The internet has inured us to everything — violence, weird porn, etc. Nothing is off limits — except puppies. There's no doubt about it: America loves puppies. I do, too! Which got me to thinking: why does hurting a puppy (or any animal) elicit such intense emotion, often far more than, say, hurting people? Why are puppies the last taboo? Is it because they are innocent, like babies (and unlike people)? For your career, kicking a dog is basically the worst thing you can do.
We bet that posting a video throwing Julia Allison off a cliff would be more warmly received than the unfortunate puppy-in-Iraq debacle.
Paris Hilton can slut it up all around town, but you can be damned sure that once word gets out that she has 17 puppies? and might be neglecting them? Hello, the authorities will be all up on that. Which we're happy to see. Leave Tinkerbell alone!
Dogfighting? Even worse. Career-ending worse. Beat your wife? OK — slap on the wrist and anger-management classes. Beat dogs, Michael Vick? It is so, so over for you.
Last summer PETA attempted to shame Britney Spears into handing over custody of her dog to ex Keven Federline: "She's tossed away so many dogs before," PETA's VP intoned.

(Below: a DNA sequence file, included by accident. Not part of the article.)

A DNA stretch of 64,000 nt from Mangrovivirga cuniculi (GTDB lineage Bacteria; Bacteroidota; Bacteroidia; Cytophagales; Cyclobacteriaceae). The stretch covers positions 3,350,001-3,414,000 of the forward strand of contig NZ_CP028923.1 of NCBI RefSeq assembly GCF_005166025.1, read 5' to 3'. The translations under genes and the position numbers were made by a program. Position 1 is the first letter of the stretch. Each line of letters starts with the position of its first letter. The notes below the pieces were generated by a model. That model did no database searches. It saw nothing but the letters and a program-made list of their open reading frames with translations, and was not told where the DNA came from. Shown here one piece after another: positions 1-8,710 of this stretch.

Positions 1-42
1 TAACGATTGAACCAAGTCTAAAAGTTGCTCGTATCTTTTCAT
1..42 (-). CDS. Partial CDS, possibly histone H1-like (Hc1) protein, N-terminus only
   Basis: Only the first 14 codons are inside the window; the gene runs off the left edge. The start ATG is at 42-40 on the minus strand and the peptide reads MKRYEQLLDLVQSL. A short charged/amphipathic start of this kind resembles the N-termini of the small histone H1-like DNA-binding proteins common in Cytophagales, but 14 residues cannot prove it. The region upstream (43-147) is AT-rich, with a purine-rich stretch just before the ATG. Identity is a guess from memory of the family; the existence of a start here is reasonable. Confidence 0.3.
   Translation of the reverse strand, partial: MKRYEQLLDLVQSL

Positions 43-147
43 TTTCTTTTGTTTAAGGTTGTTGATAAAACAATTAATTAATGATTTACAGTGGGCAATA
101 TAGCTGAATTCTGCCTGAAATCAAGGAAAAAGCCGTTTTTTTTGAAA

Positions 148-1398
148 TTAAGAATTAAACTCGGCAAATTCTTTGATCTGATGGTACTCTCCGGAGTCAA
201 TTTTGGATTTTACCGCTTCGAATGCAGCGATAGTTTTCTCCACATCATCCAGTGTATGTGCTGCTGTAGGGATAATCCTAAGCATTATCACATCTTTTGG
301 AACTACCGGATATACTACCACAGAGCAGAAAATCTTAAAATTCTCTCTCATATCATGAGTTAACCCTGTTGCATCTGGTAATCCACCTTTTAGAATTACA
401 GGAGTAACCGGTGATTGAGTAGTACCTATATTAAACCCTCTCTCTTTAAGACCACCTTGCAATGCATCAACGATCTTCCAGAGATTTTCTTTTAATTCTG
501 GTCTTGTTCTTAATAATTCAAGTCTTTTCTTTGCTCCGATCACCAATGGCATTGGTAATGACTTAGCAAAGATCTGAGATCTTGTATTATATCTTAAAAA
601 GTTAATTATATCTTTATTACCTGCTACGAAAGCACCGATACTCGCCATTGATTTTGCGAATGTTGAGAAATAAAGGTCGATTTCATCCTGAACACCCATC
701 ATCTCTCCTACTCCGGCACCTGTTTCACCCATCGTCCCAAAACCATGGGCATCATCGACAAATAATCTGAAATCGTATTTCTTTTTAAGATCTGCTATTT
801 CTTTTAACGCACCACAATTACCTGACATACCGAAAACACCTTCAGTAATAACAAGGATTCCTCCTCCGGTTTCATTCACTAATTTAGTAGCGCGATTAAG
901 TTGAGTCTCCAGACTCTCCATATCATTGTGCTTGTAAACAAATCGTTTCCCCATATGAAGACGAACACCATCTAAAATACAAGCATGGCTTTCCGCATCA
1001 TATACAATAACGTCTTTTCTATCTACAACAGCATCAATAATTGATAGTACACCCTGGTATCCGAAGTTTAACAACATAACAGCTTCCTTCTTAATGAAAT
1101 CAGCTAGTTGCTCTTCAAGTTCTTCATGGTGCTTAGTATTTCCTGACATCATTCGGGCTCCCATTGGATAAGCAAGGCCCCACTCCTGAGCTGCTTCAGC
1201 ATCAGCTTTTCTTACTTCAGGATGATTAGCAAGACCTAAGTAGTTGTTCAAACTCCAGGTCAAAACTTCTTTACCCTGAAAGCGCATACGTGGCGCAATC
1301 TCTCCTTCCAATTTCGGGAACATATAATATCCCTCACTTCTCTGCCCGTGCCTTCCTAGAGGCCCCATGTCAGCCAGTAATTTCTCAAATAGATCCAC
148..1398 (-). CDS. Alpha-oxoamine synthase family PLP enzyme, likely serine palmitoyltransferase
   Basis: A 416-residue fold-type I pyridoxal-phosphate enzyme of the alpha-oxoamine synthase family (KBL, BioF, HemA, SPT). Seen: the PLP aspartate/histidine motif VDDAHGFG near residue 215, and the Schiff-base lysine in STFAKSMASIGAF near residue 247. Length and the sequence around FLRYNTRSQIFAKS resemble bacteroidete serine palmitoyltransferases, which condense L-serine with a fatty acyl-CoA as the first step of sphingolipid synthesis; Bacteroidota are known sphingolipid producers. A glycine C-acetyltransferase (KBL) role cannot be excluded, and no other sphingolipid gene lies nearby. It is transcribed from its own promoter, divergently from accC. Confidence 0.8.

In yesterday's news: a disturbing NYT article about a man caught trying to manufacture ricin, a substance "so deadly even in minuscule amounts that its only legal use is for cancer research." Whatever, boring — until the part about the policing finding "three cats and an emaciated dog in his hotel room; the local shelter took custody of the animals, but the dog was so starved and parched it had to be euthanized." Fuck the ricin — they had to put the dog down? Damn.
In a well-remembered scene from Michael Moore's film Roger and Me, a woman sells rabbits in her yard for either "Pets or Meat," and clubs one to death accordingly. That scene was followed by a footage of violence between humans, but who remembers that? The viewer is still reeling, turning this question over and over in their head: pets or meat?
We all need time to heal. Here's a picture of Uno, the award-winning beagle.
[Photo: G. Paul Burnett for the NYT]